Nearly two months after its historical on-orbit refuelling operation, the Tianzhou 1 cargo vehicle undocked with the Tiangong 2 space laboratory module and began the autonomous flight phase of its six-month mission.
The cargo vehicle, which was lofted into orbit from Wenchang Space Launch Centre by a Long March 7 launch vehicle on 20 April, docked with Tiangong 2 on 22 April. Over the next five days, the two vehicles successfully carried out the first of the three planned refuelling demonstrations.
The two vehicles remained docked over the next two months to form an orbital complex. The second refuelling demonstration, which lasted for 48 hours, concluded at 18:28 CST (10:28 UTC) on 15 June.
On 19 June, Tianzhou 1 performed the second automated rendezvous docking. Under the command from the Beijing Aerospace Control Centre (BACC), Tianzhou 1 undocked with Tiangong 2 at 09:37 CST (01:37 UTC) and retreated to a hold point about 5,000 m behind Tiangong 2. The cargo vehicle remained at its position for 90 minutes while the ground control centre checked the status of its various sub-systems.
Once the ground control gave its go-ahead, Tianzhou 1 manoeuvred to the front of the space laboratory, with its docking port pointing backwards, while Tiangong 2 also performed a 180° turn to point its docking port forwards. Tianzhou 1 then approached Tiangong 2 from the front, before docking with the space laboratory once again. The rendezvous docking procedure was completed 14:55 CST (06:55 UTC).
This is the first Chinese orbital rendezvous using a -V Bar approach, where the ‘chaser’ vehicle closes in on the target vehicle from ahead. All previous Chinese rendezvous dockings used +V Bar approach, with the ‘chaser’ vehicle flying behind the target vehicle. The Chinese state media also revealed that the entire rendezvous docking procedure was performed under the control of Tianzhou 1’s mission computer with no ground intervention. The vehicle’s docking system is also an improved Version 2.0 design featuring 118 sensors and 5 computers.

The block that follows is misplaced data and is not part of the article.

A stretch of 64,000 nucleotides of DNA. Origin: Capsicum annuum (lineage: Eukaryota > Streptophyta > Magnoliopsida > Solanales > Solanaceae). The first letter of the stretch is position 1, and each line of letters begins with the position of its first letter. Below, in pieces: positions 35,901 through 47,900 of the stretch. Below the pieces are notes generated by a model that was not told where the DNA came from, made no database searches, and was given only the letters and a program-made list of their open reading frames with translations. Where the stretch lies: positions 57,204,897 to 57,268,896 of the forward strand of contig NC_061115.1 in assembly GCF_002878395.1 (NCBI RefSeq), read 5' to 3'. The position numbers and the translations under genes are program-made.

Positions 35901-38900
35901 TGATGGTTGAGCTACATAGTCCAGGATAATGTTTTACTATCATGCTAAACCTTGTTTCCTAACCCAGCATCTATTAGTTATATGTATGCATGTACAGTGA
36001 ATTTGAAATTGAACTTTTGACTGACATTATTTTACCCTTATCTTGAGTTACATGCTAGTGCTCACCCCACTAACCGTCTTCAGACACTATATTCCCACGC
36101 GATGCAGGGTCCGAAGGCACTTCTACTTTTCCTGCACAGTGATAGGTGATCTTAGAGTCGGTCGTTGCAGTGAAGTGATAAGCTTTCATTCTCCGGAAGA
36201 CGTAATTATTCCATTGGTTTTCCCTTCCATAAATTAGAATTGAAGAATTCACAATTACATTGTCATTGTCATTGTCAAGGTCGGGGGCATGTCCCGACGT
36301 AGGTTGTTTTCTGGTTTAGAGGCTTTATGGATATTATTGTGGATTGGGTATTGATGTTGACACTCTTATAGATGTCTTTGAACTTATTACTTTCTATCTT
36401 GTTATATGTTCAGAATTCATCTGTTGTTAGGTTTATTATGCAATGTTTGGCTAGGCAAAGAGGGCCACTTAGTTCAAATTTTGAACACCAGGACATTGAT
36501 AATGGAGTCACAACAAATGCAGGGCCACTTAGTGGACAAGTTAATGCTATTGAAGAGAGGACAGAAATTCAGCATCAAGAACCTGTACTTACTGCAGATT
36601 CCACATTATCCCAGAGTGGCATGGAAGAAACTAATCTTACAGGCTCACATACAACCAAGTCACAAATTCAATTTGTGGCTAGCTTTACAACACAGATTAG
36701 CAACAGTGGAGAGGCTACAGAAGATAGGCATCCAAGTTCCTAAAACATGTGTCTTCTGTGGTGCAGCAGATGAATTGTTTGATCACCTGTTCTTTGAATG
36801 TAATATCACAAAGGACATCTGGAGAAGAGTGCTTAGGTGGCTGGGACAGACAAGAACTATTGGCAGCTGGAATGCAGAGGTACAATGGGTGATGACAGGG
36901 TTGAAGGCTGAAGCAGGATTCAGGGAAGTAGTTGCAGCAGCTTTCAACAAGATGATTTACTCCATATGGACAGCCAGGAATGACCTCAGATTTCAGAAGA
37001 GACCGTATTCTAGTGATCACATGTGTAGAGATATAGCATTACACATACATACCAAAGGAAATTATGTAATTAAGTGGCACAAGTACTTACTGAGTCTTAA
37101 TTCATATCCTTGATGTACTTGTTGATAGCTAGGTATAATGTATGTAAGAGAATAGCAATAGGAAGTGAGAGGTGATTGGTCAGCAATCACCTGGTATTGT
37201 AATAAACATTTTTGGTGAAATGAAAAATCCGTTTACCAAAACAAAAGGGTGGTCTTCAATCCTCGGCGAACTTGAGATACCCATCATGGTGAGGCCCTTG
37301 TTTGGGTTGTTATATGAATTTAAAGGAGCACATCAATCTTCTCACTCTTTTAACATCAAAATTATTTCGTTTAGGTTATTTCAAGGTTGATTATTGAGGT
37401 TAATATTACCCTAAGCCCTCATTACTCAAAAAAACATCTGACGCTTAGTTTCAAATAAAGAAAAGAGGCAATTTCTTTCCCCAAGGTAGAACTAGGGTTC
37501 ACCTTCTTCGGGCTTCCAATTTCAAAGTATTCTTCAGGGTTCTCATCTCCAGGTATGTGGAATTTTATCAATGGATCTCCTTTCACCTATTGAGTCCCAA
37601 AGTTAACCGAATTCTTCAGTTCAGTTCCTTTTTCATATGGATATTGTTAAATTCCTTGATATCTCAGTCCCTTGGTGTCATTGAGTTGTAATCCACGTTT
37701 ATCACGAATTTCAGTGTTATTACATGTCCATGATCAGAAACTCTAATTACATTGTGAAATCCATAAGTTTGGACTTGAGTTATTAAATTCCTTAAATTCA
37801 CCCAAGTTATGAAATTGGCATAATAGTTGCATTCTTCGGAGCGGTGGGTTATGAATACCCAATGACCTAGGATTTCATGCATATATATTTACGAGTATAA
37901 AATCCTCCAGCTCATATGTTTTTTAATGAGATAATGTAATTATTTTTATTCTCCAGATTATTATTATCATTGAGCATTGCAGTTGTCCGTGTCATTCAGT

The purpose of the second rendezvous docking was to demonstrate the advanced techniques required for the assembly of the future multi-module space station. Future spacecraft vehicles will need to have the capability to locate and dock on any free docking port on the space station, which may require +/-V Bar or even R-Bar or Z-Bar approaches.
At 09:47 CST (01:47 UTC) on 21 June, Tianzhou 1 undocked with Tiangong 2 under the ground command to begin its autonomous flight. The cargo vehicle first retreated to a 120 m hold point, before flying away and establishing its owner 3-axis stabilisation on a 390 km near-circular orbit. Over the next two months, the cargo vehicle will fly autonomously on orbit to carry out the various scientific experiments, including the release of a CubSate.
Towards the end of its mission, Tianzhou 1 will demonstrate a fast (6 hours) rendezvous docking procedure with Tiangong 2, followed by the third and final on-orbit refuelling demonstration.